In the past, an individual caught with a small amount crack cocaine was charged in the same way as a dealer who sold a 100 times more powder cocaine. The disparity between the two forms of the same drug was enormous, and in some states life sentences were handed out for small amounts of crack cocaine.
In 2010, the Fair Sentencing Act was enacted, reducing the disparity from 100 to 1 to 18 to 1. People who are caught with small amounts of crack are no longer subject to mandatory prison sentences of five to 10 years.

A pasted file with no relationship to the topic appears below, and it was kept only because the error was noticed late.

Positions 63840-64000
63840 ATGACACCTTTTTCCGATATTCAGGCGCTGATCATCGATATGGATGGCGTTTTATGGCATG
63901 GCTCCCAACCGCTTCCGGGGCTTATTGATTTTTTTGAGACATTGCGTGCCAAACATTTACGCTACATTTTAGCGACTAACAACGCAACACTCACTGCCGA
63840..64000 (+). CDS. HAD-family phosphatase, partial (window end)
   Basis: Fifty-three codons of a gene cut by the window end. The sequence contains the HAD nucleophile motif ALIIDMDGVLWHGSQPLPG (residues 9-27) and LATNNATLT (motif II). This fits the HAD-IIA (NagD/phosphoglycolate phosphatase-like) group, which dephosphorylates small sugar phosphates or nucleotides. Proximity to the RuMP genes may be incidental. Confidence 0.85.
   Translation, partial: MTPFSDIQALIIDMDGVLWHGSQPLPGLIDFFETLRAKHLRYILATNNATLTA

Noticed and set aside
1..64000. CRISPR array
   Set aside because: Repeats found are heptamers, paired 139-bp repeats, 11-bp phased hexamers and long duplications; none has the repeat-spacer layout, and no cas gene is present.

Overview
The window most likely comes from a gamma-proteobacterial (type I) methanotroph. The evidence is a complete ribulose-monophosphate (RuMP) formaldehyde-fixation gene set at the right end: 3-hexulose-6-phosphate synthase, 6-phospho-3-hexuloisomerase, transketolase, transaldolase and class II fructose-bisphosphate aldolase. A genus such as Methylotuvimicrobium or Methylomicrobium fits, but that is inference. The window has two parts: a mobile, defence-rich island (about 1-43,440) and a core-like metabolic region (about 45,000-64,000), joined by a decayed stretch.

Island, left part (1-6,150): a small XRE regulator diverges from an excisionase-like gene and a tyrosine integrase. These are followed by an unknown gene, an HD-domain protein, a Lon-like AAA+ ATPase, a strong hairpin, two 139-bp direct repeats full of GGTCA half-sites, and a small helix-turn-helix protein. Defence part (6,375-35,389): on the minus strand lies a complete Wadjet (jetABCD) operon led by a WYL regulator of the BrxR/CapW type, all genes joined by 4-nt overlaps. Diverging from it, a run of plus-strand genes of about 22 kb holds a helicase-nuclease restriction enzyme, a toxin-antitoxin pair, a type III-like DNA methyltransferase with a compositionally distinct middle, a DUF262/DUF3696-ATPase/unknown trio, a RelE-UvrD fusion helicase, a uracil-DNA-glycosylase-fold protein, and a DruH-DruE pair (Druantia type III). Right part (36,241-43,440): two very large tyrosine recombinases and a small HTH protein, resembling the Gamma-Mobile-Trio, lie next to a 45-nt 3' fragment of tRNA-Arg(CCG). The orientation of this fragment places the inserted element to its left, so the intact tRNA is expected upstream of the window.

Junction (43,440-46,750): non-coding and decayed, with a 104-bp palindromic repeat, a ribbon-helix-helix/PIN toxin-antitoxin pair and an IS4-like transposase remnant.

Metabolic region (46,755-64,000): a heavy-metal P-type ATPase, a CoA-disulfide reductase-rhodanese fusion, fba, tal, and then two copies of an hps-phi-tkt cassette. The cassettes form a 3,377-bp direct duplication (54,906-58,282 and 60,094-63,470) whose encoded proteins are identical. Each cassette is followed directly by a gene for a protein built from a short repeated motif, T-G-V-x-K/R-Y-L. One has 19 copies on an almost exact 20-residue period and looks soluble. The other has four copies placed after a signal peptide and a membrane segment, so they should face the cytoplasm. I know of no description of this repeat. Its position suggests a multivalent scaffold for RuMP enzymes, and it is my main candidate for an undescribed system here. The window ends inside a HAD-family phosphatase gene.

In a statement, President Obama said, “Commuting the sentences of these eight Americans is an important step toward restoring fundamental ideals of justice and fairness. But it must not be the last. In the new year, lawmakers should act on the kinds of bipartisan sentencing reform measures already working their way through Congress. Together, we must ensure that our taxpayer dollars are spent wisely, and that our justice system keeps its basic promise of equal treatment for all.”
Congress is currently considering a bill that would make crack cocaine mandatory minimum sentences retroactive, in line with the Fair Sentencing Act of 2010. Approximately 8,800 federal prisoners, sentenced before August 3, 2010, would be able to petition the court for a sentence in line with the Fair Sentencing Act, according to Families Against Mandatory Minimums.
All eight commuted inmates will be released in 120 days.